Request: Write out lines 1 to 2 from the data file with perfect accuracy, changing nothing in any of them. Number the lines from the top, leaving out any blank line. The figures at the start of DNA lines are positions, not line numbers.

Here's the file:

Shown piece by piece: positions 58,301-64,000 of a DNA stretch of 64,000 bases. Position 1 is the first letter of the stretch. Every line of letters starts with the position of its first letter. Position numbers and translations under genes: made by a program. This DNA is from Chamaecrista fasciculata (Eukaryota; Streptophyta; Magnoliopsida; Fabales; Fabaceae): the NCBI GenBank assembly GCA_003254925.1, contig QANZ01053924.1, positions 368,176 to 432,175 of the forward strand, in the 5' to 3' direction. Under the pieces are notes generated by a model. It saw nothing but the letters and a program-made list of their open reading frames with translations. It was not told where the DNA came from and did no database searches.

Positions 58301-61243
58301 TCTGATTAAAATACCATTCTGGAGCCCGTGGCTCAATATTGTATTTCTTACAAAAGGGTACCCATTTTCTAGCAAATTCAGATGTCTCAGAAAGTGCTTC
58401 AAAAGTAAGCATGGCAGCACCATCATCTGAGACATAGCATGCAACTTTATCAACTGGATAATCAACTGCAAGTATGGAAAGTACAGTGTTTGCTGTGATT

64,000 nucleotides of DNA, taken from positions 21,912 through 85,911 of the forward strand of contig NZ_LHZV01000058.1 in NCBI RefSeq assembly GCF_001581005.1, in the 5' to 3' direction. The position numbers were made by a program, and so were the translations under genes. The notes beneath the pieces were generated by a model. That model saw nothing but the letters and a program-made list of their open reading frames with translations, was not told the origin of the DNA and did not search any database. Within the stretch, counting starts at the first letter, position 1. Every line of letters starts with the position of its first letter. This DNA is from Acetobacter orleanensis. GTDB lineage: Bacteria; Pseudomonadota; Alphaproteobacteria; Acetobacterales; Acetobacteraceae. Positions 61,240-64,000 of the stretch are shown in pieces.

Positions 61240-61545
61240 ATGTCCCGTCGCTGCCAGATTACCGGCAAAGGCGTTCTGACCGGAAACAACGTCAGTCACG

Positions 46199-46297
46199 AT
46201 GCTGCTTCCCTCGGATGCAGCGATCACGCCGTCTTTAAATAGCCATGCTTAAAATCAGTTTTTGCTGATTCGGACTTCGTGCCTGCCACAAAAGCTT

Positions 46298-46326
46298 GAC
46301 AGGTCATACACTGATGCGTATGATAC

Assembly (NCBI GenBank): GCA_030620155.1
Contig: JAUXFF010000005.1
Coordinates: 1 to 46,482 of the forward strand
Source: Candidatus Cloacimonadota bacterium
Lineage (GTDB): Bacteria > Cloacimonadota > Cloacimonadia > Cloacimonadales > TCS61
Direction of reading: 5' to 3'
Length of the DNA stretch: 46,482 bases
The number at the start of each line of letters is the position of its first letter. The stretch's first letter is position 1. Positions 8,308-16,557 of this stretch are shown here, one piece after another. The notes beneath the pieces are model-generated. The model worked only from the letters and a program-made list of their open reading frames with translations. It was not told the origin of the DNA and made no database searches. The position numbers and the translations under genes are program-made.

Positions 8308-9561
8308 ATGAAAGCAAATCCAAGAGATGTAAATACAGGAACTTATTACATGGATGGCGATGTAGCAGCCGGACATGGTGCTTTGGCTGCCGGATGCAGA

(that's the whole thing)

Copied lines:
Shown piece by piece: positions 58,301-64,000 of a DNA stretch of 64,000 bases. Position 1 is the first letter of the stretch. Every line of letters starts with the position of its first letter. Position numbers and translations under genes: made by a program. This DNA is from Chamaecrista fasciculata (Eukaryota; Streptophyta; Magnoliopsida; Fabales; Fabaceae): the NCBI GenBank assembly GCA_003254925.1, contig QANZ01053924.1, positions 368,176 to 432,175 of the forward strand, in the 5' to 3' direction. Under the pieces are notes generated by a model. It saw nothing but the letters and a program-made list of their open reading frames with translations. It was not told where the DNA came from and did no database searches.

Positions 58301-61243